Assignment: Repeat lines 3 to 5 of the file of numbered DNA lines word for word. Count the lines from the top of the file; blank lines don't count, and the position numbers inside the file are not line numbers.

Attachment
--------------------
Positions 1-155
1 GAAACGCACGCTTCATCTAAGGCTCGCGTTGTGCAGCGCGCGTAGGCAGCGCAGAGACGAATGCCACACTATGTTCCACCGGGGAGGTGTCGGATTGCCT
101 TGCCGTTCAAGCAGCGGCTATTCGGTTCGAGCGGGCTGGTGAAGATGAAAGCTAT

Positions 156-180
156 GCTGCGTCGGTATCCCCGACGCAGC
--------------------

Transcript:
101 TGCCGTTCAAGCAGCGGCTATTCGGTTCGAGCGGGCTGGTGAAGATGAAAGCTAT

Positions 156-180
156 GCTGCGTCGGTATCCCCGACGCAGC